(MENAFN - Asia Times) Several political groups in Taiwan, including the ruling Democratic Progressive Party, are planning a mass rally outside the Legislative Yuan in Taipei at the end of this month to show solidarity and lift the spirits of Hong Kong protesters.
The plan was made following a recent visit to Taiwan by three prominent Hong Kong activists including Joshua Wong to muster support for the city as demonstrators ramped up their demands in the former British colony.
Organizers expect the assembly will attract at least 10,000 Taiwanese, given the island's strong pathos towards and affinity with Hong Kong.
The site of the rally – not far from the Presidential Palace – and the date – September 29 – were both deliberately chosen to predate Beijing's National Day spectacles and military parade on October 1, the 70th anniversary of the Communist regime.
The Taipei event is also seen as an early National Day "gift" for Xi Jinping, when he is expected to emerge above the Tiananmen Gate for the big bash, to remind him that Taiwan stands behind Hong Kong and Taiwanese are watching the state of the city that may foreshadow what will happen to Taiwan if it is brought into Beijing's fold.
Hong Kong is also likely to see fresh mob-like demonstrations on October 1 despite stepped-up security. Protesters wave Taiwanese flags during a rally in Hong Kong against a now-suspended China extradition bill. Photo: Facebook A pro-Hong Kong rally on a university campus in Taichung. Photo: Facebook
Other than the DPP, organizers of the rally also include the Taiwan Association for Human Rights, Taiwan Youth Association for Democracy, Citizen Front Taiwan, Taiwan National Students' Union, General Assembly of the Presbyterian Church in Taiwan as well as the Hong Kong Outlanders, an association of Hong Kong emigrates, according to the Liberty Times and Taiwan Central News Agency.
"Under a ‘totalitarian threat,' the city that used to take pride in the rule of law and personal freedoms is now choked with tear gas, where rubber bullets fly in the streets as police clampdown on protesters, and many officers have become pathological attackers of the citizens they ought to protect," read a joint statement by the organizers.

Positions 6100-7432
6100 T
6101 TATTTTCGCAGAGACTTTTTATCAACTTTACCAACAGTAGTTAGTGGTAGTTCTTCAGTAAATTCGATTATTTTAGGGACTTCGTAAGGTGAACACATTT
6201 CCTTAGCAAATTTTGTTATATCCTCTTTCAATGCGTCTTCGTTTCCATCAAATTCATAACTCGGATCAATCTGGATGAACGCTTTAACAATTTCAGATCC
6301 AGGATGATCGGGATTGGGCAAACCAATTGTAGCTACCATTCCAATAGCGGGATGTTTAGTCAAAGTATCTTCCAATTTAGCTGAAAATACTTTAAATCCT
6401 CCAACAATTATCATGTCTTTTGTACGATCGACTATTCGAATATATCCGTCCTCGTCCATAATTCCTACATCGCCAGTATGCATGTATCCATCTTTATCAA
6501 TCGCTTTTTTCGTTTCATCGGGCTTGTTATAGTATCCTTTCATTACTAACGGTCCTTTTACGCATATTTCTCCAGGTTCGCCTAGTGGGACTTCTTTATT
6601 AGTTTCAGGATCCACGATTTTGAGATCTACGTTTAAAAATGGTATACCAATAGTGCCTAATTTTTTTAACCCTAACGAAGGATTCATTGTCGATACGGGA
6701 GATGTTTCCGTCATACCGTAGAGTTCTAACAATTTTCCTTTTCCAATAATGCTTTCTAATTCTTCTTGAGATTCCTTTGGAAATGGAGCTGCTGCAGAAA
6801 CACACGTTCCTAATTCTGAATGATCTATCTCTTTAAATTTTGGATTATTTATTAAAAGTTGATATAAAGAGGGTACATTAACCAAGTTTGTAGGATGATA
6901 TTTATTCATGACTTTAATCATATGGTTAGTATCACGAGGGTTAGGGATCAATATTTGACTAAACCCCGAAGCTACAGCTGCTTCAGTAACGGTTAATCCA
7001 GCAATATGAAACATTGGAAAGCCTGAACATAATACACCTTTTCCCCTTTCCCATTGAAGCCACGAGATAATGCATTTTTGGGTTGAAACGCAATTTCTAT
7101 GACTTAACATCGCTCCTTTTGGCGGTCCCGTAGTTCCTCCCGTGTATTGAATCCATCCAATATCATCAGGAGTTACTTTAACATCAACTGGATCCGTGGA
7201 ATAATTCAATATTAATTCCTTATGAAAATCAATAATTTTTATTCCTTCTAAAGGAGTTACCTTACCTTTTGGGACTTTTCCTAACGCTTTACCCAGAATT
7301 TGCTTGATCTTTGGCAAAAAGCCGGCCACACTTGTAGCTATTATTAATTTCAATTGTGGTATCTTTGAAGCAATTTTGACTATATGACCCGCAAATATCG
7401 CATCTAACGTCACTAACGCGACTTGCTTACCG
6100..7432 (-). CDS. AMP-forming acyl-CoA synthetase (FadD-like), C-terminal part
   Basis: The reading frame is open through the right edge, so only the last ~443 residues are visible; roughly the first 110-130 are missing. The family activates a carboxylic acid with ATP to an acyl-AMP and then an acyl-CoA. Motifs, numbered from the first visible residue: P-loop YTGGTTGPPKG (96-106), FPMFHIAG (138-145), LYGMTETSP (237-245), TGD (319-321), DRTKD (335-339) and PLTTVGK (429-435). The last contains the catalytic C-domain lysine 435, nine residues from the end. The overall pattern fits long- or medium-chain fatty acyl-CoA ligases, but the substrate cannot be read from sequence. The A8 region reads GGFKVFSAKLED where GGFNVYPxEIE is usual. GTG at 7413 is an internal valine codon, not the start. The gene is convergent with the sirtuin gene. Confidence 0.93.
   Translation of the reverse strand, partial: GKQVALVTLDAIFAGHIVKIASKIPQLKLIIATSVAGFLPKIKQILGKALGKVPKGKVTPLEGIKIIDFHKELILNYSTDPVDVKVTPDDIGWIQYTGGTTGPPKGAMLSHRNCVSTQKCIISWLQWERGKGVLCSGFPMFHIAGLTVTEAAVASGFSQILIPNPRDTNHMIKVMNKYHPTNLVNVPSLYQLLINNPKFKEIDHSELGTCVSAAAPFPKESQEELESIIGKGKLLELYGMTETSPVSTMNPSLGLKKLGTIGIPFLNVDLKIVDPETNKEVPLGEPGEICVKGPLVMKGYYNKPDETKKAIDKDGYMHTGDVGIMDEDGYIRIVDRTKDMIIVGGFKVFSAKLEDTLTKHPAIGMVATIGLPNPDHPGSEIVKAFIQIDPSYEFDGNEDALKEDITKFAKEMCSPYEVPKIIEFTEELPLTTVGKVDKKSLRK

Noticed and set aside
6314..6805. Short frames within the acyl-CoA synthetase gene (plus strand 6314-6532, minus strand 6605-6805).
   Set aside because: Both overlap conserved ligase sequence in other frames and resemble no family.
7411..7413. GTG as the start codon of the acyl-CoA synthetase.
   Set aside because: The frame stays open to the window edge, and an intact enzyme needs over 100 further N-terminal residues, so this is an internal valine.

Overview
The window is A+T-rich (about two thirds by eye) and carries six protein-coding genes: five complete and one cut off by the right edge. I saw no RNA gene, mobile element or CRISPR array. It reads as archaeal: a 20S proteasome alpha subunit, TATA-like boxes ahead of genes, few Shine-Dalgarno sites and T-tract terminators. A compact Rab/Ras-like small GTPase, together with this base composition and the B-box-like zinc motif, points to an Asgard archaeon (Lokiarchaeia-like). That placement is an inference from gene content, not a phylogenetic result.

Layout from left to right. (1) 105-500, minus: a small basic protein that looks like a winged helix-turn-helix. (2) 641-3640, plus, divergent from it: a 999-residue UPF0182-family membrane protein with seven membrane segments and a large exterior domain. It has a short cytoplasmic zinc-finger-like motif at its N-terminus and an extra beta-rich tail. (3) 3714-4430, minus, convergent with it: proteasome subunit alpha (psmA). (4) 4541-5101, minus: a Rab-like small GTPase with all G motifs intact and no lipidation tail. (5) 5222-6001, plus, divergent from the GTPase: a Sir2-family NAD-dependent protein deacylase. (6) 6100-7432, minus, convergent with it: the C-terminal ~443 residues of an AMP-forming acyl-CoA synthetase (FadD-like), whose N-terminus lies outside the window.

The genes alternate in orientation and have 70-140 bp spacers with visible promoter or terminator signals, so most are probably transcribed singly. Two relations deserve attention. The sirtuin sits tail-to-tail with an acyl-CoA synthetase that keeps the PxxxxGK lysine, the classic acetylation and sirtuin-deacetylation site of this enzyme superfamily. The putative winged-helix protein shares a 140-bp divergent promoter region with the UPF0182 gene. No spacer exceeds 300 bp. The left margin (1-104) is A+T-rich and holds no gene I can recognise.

It was understood that the Hong Kong Economic, Trade and Cultural Office, the city government's representative office in Taipei, has been tasked with monitoring the island's sentiments and collecting the identities of Hongkongers there who may organize or attend rallies or activities in support of protests in Hong Kong.
Meanwhile, Taiwan's immigration authority has been responding to and processing a deluge of inquiries and applications from Hong Kong, with a 30% jump in emigration and residency applications filed by Hongkongers during the first eight months this year over the same period a year ago.
The surge since June, the outbreak of the drawn-out protests and unrest in the city triggered by a now-shelved China extradition bill, has been even stronger, when Taiwan's National Immigration Agency had 55% more applications from Hongkongers than a year earlier. In 2018, 4,148 Hongkongers were granted residency.
Taiwan's immigration agencies also told the Liberty Times that their promotion events held in Hong Kong since June usually attract far more attendees than before, with the number of consultations and applications being processed soaring by almost two-fold.
In one case, according to an immigration agent, a Hong Kong youngster who frequently took part in recent protesters decided to up stakes, borrow NT$6 million (US$192,550) from his relatives and emigrate to the island.
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